Our annual research – conducted in partnership with Candid, Ariadne, and Prospera – consistently finds that foundations that make human rights grants provide more core, flexible funding when compared with the total pool of grant-making foundations.
Flexible funding is especially vital in crisis settings where organisations and individuals need agility to safely and strategically respond to changing circumstances. Importantly, more flexibility means human rights grants can be a critical vehicle for delivering direct funding to civil society actors on the front lines of response and recovery. And human rights-focused funding often continues long after the emergency phase of a crisis has finished.
A generous interpretation
Candid’s dataset contains more than 1,600 already given grants totalling close to $1.6 billion, plus an additional $1.2 billion in yet-to-be dispersed pledges. Of the grants, only 25 – totalling $14 million – have a stated focus on human rights, democracy, or anti-discrimination, representing 2% of all grants and 1% of grant dollars. And just one of the pledges – of $25 million, or 2% of pledge dollars – focuses on human rights.
The low levels of human rights grant dollars in Ukraine may partly reflect new and corporate funding expanding the funding pool. More than half of the funding from foundations and other donors granted in response to the crisis has come from corporate foundations or corporate giving programmes (58%), followed by 31% from other foundations or charities, 12% from individuals, and less than 1% from other sources.
We expect that the outpouring of corporate grants may be less likely to be grounded in a human rights framework than grants from those who have been working in the fields of philanthropy or crisis response for longer. We also recognise (and hope) that the real-time data might not yet fully capture the range of support. We are likely undercounting human rights grants because we are relying on funders to report their grantmaking and provide clear explanations of what they are funding. Many of the grant descriptions say little more than “humanitarian aid”, “humanitarian relief”, or “humanitarian response”.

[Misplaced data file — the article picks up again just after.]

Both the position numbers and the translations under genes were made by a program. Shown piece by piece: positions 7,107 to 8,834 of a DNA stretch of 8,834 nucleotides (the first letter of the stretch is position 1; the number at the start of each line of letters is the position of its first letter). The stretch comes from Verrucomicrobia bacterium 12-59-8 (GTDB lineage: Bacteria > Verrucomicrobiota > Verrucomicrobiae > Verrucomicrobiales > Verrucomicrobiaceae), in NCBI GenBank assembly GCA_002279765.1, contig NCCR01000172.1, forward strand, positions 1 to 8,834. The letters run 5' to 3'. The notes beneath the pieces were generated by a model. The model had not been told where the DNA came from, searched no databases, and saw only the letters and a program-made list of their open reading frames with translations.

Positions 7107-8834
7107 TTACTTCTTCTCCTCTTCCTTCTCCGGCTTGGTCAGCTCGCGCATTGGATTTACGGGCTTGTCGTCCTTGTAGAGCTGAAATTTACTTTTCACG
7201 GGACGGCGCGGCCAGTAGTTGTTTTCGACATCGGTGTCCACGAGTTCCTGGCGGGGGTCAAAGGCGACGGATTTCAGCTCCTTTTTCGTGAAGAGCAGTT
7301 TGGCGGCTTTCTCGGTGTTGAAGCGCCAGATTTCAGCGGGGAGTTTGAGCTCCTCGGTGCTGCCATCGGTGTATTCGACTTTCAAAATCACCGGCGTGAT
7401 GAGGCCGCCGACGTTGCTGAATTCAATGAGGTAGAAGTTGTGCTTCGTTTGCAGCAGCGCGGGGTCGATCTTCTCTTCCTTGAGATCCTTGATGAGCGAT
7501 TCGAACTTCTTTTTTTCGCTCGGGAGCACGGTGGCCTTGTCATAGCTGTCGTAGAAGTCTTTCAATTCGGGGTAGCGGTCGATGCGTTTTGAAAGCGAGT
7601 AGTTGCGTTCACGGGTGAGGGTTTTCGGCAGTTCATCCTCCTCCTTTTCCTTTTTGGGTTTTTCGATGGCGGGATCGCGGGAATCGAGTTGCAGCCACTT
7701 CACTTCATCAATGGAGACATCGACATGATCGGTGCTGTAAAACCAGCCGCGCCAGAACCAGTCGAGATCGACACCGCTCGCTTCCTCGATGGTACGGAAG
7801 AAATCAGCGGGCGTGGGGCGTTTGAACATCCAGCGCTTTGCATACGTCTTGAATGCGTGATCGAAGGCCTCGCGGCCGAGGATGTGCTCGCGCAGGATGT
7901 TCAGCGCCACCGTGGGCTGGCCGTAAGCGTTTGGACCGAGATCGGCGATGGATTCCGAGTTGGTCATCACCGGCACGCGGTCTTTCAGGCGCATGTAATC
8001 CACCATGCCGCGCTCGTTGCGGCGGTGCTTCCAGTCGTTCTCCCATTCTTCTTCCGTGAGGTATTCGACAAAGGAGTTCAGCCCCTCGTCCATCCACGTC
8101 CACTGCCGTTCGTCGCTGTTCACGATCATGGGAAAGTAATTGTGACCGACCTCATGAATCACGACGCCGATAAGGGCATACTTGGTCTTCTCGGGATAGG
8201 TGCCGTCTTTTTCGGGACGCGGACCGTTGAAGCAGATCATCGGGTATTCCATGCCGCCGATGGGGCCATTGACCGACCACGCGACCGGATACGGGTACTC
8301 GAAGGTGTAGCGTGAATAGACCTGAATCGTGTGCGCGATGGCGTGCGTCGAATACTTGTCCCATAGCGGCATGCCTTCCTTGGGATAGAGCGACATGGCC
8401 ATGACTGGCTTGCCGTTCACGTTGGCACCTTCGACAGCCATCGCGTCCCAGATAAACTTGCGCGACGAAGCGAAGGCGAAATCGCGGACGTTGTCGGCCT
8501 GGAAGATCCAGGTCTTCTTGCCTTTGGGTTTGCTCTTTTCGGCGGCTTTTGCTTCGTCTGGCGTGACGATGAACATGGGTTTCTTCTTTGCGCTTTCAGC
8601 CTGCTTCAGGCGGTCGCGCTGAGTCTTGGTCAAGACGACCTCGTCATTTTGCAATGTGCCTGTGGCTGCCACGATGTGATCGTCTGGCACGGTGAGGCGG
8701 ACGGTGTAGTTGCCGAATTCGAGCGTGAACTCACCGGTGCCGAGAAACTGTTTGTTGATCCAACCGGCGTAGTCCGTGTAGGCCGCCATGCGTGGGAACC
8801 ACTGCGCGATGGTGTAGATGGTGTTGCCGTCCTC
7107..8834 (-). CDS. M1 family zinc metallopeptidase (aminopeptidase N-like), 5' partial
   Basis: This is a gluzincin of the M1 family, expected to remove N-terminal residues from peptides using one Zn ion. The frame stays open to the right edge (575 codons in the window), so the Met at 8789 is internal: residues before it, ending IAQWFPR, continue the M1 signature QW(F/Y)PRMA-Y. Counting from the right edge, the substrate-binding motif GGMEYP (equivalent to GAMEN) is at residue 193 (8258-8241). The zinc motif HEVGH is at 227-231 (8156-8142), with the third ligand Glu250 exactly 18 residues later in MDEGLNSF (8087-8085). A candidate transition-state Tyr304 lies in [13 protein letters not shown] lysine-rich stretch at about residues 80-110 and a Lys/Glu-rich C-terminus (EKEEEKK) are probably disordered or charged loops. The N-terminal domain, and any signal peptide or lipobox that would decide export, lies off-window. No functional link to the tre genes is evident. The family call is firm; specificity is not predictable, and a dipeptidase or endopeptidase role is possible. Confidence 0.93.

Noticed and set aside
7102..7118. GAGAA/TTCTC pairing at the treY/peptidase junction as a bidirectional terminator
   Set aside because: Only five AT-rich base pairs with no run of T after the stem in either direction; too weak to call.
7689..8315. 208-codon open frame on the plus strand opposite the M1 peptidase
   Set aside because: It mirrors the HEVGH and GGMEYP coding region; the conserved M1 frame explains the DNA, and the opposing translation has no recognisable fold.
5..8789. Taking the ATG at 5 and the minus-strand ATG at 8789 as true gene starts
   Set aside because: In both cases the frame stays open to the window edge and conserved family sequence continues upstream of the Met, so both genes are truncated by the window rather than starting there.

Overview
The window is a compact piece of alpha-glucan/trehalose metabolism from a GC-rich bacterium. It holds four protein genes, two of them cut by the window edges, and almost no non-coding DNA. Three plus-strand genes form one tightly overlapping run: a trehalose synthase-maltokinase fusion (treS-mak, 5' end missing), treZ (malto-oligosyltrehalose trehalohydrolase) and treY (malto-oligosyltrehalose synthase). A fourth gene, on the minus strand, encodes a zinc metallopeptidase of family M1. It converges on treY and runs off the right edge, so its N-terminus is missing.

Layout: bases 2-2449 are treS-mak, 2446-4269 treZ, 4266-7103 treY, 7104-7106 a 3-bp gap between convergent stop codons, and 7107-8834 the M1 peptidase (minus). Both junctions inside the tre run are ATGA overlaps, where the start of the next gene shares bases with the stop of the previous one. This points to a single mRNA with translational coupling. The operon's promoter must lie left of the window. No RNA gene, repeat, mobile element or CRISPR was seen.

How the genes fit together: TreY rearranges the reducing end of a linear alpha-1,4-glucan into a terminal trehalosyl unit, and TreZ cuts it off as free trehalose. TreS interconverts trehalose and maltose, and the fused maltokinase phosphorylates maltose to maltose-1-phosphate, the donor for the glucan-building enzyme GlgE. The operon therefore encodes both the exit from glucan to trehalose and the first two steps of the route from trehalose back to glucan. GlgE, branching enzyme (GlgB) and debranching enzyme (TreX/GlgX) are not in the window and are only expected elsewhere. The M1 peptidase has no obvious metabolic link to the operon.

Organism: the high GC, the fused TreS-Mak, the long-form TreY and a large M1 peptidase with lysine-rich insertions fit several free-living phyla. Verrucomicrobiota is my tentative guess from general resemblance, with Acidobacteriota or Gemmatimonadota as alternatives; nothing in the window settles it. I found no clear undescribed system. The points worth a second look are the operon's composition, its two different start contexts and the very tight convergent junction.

Nonetheless, even with these allowances, we believe the data show egregiously few grants that have incorporated a human rights lens – a critical step in any crisis response for enabling long-term, durable solutions that leave no one behind. That this funding is falling short of its potential marks a problem for the field of philanthropy and, more importantly, for civil society in Ukraine.
Room for hope?
While these findings are bleak, we see room for hope.
By embracing a human rights approach in Ukraine – and in humanitarian crises around the world – philanthropy can serve as a strategic intervention that complements current funding flows, promotes access to aid that is free from discrimination and considers holistic, longer-term needs, and gets flexible funding into the hands of those who need it most.
The $14 million in human rights grants awarded to date charts a path forward. New funders are joining the field. Significant pledges remain to be allocated. And human rights funders are modelling the kinds of grants that could shape the larger philanthropic response. But we need more.
Frontline defenders deserve it. Social movements demand it. Long-term recovery depends on it.